Explore the world's largest sand island.
By Lee Atkinson
Fraser Island is one of the world's most unusual islands. Not only is it the largest sand island in the world – 123 kilometres (76 miles) long and 22 kilometres (14 miles) wide – but it's the only place on Earth where tall rainforests grow on sand dunes at elevations of more than 200 metres (656 feet). It also has half the world's perched lakes – lakes formed when depressions in dunes fill permanently with rainwater.
Home to the most pure strain of dingoes remaining in eastern Australia, and one of the best places to see baby humpback whales and their mothers, Fraser Island also has superb scenery, with massive shifting sand blows, sensational swimming spots and thrilling 4WD tracks. A World Heritage-listed wilderness with lots of resort-style comforts, Fraser is the perfect place to go wild.
- Explore the rainforest and swim in a rainwater lake
- Wave to a whale on a whale watching cruise
- Drive the length of famous 75 Mile Beach
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Top things to do on Fraser Island
Get wet and go wild
There are so many different ways to get wet on Fraser Island. No visit to the island is complete without a long leisurely float in the beautiful blue waters of Lake McKenzie, a perched lake fed only by rainwater, encircled by pure white sand. Lake Wabby, at the edge of the Hammerstone Sand Blow, is the deepest lake on the island and when the sun shines it's hard to resist plunging into its cool, emerald depths. Eli Creek is a clear freshwater creek – you can walk along its boardwalk then float with the current all the way to the beach. Champagne Pools, where the surf crashes over a series of rock walls into a calm but bubbly rock pool below the headland on the northern tip of the island, is another top spot to cool off. See them all on a self-guided 4WD adventure, or join a Beauty Spots Tour, which also includes the rainforest.
Step out on the Fraser Island Great Walk
The Fraser Island Great Walk is a 90 kilometre (56 mile) track that winds between Dilli Village and Happy Valley, passing most of the island’s notable sites, such as Lake McKenzie, Wanggoolba Creek, Lake Wabby and the towering rainforest trees in the Valley of the Giants. To do the whole thing takes about six days – make sure to book campsites along the way – but if that sounds a bit too energetic there are plenty of short walks you can do for a half day or as an overnight adventure.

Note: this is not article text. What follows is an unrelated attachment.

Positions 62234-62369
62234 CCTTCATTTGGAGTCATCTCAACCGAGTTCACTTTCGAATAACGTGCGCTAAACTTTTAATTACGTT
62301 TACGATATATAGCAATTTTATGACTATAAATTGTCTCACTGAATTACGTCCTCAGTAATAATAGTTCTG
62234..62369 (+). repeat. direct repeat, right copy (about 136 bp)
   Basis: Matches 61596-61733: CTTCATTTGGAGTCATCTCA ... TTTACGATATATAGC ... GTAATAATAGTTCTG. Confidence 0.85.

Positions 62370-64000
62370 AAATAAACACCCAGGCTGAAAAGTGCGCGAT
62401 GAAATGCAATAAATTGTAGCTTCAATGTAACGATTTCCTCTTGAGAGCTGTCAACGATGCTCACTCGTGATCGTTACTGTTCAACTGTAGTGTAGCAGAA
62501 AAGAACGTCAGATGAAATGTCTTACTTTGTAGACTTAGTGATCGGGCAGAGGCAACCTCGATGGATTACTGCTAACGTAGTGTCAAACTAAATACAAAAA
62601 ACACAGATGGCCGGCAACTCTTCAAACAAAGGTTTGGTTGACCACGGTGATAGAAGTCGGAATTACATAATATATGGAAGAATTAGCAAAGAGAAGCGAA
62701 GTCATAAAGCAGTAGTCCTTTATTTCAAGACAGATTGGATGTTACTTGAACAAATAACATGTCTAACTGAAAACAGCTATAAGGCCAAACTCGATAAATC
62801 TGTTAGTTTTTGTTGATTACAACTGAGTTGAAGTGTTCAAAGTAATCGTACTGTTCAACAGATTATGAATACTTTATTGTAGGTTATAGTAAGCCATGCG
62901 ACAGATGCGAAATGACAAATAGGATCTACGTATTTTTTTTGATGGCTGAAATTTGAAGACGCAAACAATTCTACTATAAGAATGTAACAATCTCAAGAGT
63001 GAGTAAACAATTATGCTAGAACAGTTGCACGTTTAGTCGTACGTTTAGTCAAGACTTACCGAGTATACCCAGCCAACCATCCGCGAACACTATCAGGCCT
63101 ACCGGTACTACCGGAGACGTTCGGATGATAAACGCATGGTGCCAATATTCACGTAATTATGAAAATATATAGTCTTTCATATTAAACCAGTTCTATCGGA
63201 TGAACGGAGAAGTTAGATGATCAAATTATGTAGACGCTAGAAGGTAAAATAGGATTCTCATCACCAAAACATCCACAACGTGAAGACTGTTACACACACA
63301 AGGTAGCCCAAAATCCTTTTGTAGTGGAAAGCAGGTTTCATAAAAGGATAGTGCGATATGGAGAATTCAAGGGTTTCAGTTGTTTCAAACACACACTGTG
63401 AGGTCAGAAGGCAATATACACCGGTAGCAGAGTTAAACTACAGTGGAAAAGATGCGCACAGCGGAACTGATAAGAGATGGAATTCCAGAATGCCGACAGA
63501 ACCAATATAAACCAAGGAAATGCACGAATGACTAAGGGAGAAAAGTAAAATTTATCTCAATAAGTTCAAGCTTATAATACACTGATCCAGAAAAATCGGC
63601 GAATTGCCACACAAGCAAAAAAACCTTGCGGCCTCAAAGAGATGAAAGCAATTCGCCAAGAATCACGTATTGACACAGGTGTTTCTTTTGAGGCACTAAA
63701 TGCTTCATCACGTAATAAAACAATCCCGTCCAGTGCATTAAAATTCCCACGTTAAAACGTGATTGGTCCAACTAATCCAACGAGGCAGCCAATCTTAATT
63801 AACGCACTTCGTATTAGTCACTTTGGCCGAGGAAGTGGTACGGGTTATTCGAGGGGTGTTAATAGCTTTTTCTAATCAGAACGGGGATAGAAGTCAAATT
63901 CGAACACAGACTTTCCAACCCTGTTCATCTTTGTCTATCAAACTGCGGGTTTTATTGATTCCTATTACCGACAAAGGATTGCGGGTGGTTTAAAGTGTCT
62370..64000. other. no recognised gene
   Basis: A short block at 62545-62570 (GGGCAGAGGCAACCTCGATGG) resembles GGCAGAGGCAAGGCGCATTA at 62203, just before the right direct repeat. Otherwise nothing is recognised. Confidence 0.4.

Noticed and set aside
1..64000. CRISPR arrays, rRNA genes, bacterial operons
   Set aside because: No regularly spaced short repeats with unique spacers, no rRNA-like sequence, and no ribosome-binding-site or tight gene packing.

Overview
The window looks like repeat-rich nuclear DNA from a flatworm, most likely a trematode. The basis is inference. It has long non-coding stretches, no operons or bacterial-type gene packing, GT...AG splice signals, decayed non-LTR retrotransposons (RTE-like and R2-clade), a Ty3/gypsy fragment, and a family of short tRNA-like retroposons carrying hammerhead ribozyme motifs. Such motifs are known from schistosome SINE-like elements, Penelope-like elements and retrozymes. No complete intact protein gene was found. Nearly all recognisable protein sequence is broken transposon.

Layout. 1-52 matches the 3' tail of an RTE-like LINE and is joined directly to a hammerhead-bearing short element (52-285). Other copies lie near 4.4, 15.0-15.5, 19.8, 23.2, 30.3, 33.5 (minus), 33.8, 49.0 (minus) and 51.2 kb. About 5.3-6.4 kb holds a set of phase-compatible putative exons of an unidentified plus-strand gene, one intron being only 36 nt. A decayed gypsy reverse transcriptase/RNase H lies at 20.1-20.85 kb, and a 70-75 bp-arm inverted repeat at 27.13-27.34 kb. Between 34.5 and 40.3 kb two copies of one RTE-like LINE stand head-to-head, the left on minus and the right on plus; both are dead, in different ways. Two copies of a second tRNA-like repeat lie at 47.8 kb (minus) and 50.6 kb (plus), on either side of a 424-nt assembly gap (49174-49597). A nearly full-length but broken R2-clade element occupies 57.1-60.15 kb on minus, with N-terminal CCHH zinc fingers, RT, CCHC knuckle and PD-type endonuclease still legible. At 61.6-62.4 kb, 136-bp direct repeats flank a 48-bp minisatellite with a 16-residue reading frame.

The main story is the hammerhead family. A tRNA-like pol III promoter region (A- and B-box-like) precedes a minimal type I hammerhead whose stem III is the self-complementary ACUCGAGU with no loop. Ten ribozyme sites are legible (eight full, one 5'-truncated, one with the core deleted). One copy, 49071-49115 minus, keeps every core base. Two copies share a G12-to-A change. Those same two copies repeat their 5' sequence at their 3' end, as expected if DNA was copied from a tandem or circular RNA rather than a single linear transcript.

Drive the beach
All roads on Fraser Island, which are made of soft sand, are 4WD only. A number of tours are available, or you can hire your own set of wheels on the island or in Hervey Bay. If you haven't driven on sand before, the friendly folk at Aussie Trax 4WD Hire at Kingfisher Village will give you a quick lesson before you set out. Most people head straight to the vast sandy highway otherwise known as 75 Mile Beach on the eastern side of the island, but also worth doing is the inland Central Lakes scenic drive (allow about two hours), highlights of which include Pile Valley’s impressive stand of tall, straight satinay trees, Lake McKenzie, and Lake Wabby lookout for a view of Lake Wabby and Stonetool Sand Blow.
Shine a light on the local wildlife
Wild nightlife takes on a whole new meaning on Fraser Island, where many of the natives come out to play once the sun goes down. Join a ranger on a guided night-time walk, shining a spotlight on the trees and into the bushes to see sugar gliders leaping through the treetops, rare frogs at the lake edges and other wild animals as they rustle through the scrub. At just AUD$5 it’s a bargain-priced night's entertainment.
Camp on the beach or stay in style at Kingfisher Bay Resort
Fraser Island has accommodation to suit every budget. There are eight campgrounds – you can hire camping equipment when you hire your 4WD – and if you really want to get back to nature you can camp behind the dunes on Eastern or Western Beach. Kingfisher Bay Resort has a four-star hotel, self-contained villas and beach houses. If you're backpacking, accommodation is all part of the deal when you join a Cool Dingo Tour.
Get mugged by a whale
Ever wondered where whales go on their holidays? Each year thousands of whales migrate from the cold Antarctic waters to the warmer tropical seas along Australia's east coast to give birth, and on the way back many stop to rest in the sheltered waters of Hervey Bay before returning south. Between August and late October this is one of the best places in the country to see humpbacks with their calves as sightings are almost guaranteed. If you’re really lucky you might even be on a boat that gets “mugged” by the whales when they come right in close. Half day whale watch cruises cost AUD$120 and operate August 1 to October 31.
How to get there
Fraser Island is about 300 kilometres (186 miles) north of Brisbane and 15 kilometres (9 miles) off the coast of Hervey Bay and Maryborough. Virgin Australia and QantasLink operate direct flights from Sydney, Melbourne and Brisbane to the Fraser Coast. You can then hop aboard the ferry for the 50 minute trip across to Fraser Island. For 4WD access to Fraser Island, take a barge at Inskip Point on the northern end of Rainbow Beach (1 hour 40 minutes south of Hervey Bay) or from River Heads (20 minutes south of Hervey Bay).